We have already seen in Shabbat 21b that when it was dangerous to light outside, people lit on a table inside. However, even when the danger subsided, people continued lighting inside, to the left of the doorway. Thus states Rema 671:7. Or Zaru’a expresses surprise that once the danger had passed people did not go back to lighting outside. Itur explains that once people began lighting inside, the custom remained even after the danger had passed. Some continue this practice to the present time (Minĥat Yitzĥak 6:66; Yemei Ha-Ĥanuka 3:2; Piskei Teshuvot 671 n. 11). See also Torat Ha-mo’adim 3:4 which states that this is the custom of most Sephardic communities. Nevertheless, the most straightforward understanding of the Gemara and the Rishonim is that it is preferable to light outside the doorway of the home, or in a window facing the street. Both these options are supported by the Gemara in Shabbat 21b, and they both serve to publicize the miracle more effectively.

[2]. The Rishonim disagree where one should light if he lives in a house with a front yard. According to Rashi, Ran, and others, he should light at the entranceway of the house. According to Tosafot, Rashba, and others, he should light at the entranceway of the yard. sa 671:5 rules in accordance with Tosafot without even mentioning Rashi’s position, to the surprise of ahs 671:20. (This topic is more complex than it seems; see Berur Halakha on Shabbat 21b and Torat Ha-mo’adim 3:2.) The accepted ruling in this case follows Tosafot’s position, as mb and bhl state. However, in practice, nowadays one should almost never light at the entranceway of the yard. There are a number of reasons for this: a) Today’s yards are usually not enclosed by a fence or gate. b) Some maintain that if an entranceway does not require a mezuza (such as if it does not have a lintel), one should not light there. (This is implied by Rabbeinu Yeruĥam, as cited in the end of Darkhei Moshe §671). c) Ĥazon Ish maintains that since today’s yards do not function as extensions of the home (as they are not used for laundering, cooking, and similar activities), one who lights Ĥanuka candles in the entranceway of such a courtyard has not fulfilled his obligation to light in his home. (See Az Nidberu 5:39.)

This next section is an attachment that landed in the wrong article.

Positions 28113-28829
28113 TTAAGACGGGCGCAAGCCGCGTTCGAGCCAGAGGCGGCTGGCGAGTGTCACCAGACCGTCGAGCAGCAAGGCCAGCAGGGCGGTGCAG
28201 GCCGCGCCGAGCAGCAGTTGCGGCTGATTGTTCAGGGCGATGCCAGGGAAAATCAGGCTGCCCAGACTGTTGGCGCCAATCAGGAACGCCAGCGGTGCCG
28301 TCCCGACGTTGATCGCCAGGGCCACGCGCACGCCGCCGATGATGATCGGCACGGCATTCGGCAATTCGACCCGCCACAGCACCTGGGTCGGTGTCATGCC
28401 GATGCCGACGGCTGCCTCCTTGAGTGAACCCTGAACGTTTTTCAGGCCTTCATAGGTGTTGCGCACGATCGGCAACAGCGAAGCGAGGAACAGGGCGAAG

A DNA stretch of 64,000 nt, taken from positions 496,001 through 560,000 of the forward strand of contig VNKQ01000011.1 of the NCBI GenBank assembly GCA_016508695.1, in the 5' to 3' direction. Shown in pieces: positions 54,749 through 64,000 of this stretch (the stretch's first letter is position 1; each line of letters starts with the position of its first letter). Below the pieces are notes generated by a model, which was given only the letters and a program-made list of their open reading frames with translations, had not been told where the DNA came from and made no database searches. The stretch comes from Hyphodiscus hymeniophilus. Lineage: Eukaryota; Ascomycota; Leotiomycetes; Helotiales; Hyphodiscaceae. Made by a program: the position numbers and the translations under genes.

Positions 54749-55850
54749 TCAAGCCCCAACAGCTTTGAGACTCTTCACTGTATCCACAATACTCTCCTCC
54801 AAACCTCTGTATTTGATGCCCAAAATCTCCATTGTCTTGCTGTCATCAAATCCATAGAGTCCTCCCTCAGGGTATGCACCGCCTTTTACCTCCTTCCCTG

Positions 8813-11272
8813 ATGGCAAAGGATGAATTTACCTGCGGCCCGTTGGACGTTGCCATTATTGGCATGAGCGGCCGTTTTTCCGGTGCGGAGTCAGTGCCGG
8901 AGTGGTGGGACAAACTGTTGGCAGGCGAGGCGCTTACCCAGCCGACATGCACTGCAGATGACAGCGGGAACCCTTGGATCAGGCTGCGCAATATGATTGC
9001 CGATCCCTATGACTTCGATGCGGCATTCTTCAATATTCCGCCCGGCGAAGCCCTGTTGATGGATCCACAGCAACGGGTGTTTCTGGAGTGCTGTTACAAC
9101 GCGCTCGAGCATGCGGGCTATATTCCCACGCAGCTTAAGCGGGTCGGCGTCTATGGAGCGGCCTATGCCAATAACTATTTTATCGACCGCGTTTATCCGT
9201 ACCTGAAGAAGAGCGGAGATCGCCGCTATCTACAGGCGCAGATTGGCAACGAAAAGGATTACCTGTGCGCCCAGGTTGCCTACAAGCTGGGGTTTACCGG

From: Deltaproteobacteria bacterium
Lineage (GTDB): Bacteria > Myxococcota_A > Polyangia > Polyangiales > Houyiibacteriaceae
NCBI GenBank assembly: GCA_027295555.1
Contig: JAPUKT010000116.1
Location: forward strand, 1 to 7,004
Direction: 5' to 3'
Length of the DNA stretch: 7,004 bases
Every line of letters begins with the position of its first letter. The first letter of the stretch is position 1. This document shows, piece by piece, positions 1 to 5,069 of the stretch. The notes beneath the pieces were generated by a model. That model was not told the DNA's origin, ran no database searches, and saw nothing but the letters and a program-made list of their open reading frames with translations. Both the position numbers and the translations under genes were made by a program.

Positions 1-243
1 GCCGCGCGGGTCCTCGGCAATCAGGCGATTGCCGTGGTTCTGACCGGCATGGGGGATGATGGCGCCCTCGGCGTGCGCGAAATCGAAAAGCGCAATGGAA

Nevertheless, some contemporary poskim rule that one should light candles at the entranceway of one’s yard. In any case, since in practice everyone agrees that lighting in the entranceway of the house fulfills the obligation, there is no reason to court uncertainty by lighting at the entrance of the yard.

The Sages state that if one’s home has two entrances on different sides, he should light at both entrances, so that household members are not suspected of neglecting the mitzva (Shabbat 23a; sa 671:8). However, as we saw in the previous note, nowadays many people light inside. Therefore, it is not necessary to light at both entrances, because there is no concern that neglecting to do so will arouse suspicion. A number of Rishonim write this, as do many Aĥaronim including Rema 671:8.

[3]. If the entranceway of the home is on the side and not so visible from the street, it would seem preferable to light in a window facing the street because the rules concerning where to light revolve around the fundamental value of publicizing the miracle (sht 671:30; Igrot Moshe, oĥ 4:125). Some maintain that lighting to the left of the doorway is still the best option, as being surrounded by mitzvot has kabbalistic significance. In my humble opinion, publicizing the miracle takes precedence. Even if the window facing the street is over ten tefaĥim high, it is still preferable to light there in order to publicize the miracle (see n. 5 below).